If you’re not in the field of apologetics like I am, you might not be aware that to the world of unbelievers, we’re a bunch of gullible and superstitious morons who believe something bizarre just because we read it in a book. Now unfortunately, there are too many Christians who will believe something just because they read it in a book or they heard it from their pastor. Of course, on the other hand, there are a lot of atheists who will believe something because they read it on the internet as well. People going with something because it fits with what they already believe is nothing new and it happens on both ends.

And to be fair, if you’re not a Christian, what we believe can easily strike the world as odd. In fact, it is. We believe something simply incredible and we hold this up as the greatest fact of all. Do you want a claim like that to have credibility? People you are telling this to, and that includes people on Facebook, can’t jump in a time machine and go back to the tomb and watch Jesus come out and say “Yep. He really rose again.” Here’s what they can do. They can look at that post that you just put up on Facebook and see that you didn’t bother doing any checking on it whatsoever and then decide that if you are that gullible, they don’t really need to pay attention to your major claims such as that Jesus rose from the dead.

Can you blame them? If you can’t be trusted on something that can be checked on in a couple of minutes, why should you be trusted on something that requires months and years of research?

This also includes when we spread information about those who we see as our opposition even on the religious front or the political front or both. Many of you know I am a conservative in politics. I have seen people spread claims about Obama, who I do not care for, that are simply false and I always have to point them out and say “Don’t spread these claims.” Why? Because even if someone is my opponent, I want to take them down honestly. If I think someone is a threat to the greater good, then I should be able to demonstrate that by using honest material and not fake material. Again, this isn’t just a Christian thing as all sides do this, but Christians are supposed to be people who claim to care about truth and walk in the truth and serve Christ who said He is the truth. If truth is not a priority to us, why should we be taken seriously?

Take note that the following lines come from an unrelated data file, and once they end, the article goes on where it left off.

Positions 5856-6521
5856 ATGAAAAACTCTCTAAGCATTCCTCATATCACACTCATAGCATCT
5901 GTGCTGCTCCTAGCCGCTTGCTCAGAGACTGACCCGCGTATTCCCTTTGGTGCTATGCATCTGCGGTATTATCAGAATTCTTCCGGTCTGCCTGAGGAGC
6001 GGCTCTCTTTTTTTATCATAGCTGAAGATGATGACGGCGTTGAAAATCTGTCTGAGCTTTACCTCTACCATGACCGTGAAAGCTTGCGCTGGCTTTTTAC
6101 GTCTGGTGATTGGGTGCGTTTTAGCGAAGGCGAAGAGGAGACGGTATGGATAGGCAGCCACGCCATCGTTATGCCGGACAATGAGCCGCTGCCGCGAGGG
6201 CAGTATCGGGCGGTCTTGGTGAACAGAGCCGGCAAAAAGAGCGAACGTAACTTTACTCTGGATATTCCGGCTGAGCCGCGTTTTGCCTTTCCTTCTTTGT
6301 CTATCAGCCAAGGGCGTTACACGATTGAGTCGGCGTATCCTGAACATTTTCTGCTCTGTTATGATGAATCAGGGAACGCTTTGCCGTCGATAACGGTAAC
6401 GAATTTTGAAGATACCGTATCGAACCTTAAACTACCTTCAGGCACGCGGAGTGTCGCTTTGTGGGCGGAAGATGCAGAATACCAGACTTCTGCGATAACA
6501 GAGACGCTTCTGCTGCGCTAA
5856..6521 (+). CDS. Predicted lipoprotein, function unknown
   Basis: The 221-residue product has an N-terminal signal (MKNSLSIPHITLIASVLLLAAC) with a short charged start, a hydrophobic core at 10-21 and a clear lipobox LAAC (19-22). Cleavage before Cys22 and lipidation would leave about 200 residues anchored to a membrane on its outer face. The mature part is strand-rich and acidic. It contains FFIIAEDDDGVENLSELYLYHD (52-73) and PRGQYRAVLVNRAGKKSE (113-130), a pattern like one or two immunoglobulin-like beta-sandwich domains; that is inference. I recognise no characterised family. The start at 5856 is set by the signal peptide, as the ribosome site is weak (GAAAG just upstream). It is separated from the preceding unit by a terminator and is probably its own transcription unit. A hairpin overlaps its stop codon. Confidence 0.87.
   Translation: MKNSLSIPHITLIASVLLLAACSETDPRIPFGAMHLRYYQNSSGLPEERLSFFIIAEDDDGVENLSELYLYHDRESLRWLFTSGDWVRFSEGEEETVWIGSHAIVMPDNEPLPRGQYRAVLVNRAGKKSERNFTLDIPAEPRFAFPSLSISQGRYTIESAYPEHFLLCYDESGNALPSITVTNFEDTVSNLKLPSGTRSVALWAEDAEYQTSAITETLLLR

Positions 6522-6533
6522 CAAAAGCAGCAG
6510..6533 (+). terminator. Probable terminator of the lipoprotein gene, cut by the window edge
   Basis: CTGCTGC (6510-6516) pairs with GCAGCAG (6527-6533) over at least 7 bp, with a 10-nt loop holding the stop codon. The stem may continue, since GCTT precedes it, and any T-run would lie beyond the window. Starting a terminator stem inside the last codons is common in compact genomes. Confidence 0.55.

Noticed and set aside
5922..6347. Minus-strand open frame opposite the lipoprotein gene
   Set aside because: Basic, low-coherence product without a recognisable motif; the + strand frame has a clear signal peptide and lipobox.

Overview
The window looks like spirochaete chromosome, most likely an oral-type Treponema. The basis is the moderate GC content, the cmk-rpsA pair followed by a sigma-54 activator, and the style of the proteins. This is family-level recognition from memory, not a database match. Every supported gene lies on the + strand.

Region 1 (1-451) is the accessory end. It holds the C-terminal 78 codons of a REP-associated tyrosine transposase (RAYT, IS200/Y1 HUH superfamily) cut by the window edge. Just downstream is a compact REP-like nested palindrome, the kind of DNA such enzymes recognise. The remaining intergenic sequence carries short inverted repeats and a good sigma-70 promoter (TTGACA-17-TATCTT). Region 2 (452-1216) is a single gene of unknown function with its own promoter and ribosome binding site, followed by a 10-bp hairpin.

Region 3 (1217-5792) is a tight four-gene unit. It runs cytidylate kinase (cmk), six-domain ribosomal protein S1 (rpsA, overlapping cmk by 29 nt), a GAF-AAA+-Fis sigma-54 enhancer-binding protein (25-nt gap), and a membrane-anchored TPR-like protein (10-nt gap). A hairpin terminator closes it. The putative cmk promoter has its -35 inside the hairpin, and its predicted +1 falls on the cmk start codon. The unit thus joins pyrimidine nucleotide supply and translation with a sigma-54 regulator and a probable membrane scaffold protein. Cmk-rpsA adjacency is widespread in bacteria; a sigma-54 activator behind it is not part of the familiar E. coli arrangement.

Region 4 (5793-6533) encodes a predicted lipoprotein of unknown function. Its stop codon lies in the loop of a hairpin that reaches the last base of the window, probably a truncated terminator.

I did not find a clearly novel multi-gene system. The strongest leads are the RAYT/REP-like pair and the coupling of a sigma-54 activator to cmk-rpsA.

Now of course, if you want to share something and you haven’t found any verification and you just want to ask if it’s true or get thoughts, then go right on ahead, but if something could possibly be shown to be demonstrably false, then please do not just blindly share it. Take the time to check the claims. If the world cannot believe you on earthly things, why should they believe you when you speak on heavenly things?

In Christ,
Nick Peters

Sharing Is Uncaring

Can there be a time when it’s not really right to share? Let’s plunge into the Deeper Waters and find out.

Last night after finishing the blog entry, I’m surfing Facebook some and see a story shared on Facebook about how Head and Shoulders shampoo causes a fungus to show up on people. It’s really one of those most disgusting pictures that you will have a hard time getting out of your mind so I’m going to be nice and not put it up, but what I will say is not only had one person posted it on Facebook, which they had got from someone else, but it had already also been shared.

There’s a problem with the story.

It’s not true.

Unfortunately, when you’re on Facebook it’s easy to share a story that isn’t true and have it spread like wildfire. Unfortunately, such sharing can do great harm. Consider for instance that there are real people with real families working at these companies. When you spread false information about them, then if that information spreads enough, you could put someone’s job in jeopardy. Naturally, that would take a lot of misinformation, but it starts somewhere.

The case is even worse if you are a Christian. After all, you are supposed to be a person of truth. How does it help your witness if you share a story that someone can verify to be false within five minutes if you try to then say “Hey. I want you to trust your eternity on the fact that Jesus died and rose again 2,000 years ago.” If they cannot trust you in the small matters, why should they in the larger? If you are gullible and naive enough on the small matters, would it not be more likely you will be so on the larger matters as well?

So what can you do?

When you see a story on Facebook, do a good basic search. I often go to a site like Snopes.com. Look and see if anyone else has done any looking on this. Has anyone else confirmed it is a hoax? If no one else has, then it will be up to you to do your own research.

When it comes to that, look for specifics. Do they mention a specific time, place, person, etc. Suppose they mention Dr. XYZ. Okay. Go look up Dr. XYZ. See if he’s been mentioned anywhere. Did they mention the town of Podunk in some state? Then go look up on the web to see if any local news stations or news papers have mentioned anything that is being described in the article. Still can’t find anything? Then go with caution. If you cannot confirm the story, then don’t share it.

Once you share a false story, even if you remove it, that does not mean everyone will go back and see your correction. It doesn’t mean anyone they might have shared it with will either. The damage could already be done. It’s good to delete a post and remove what was said, but it would have been better to have never posted it anyway. Remember always the first question to ask is “Is it true?” If it isn’t, then don’t.

Not only can you damage someone else’s livelihood in some way, you will damage your reputation and Christian witness.

In Christ,
Nick Peters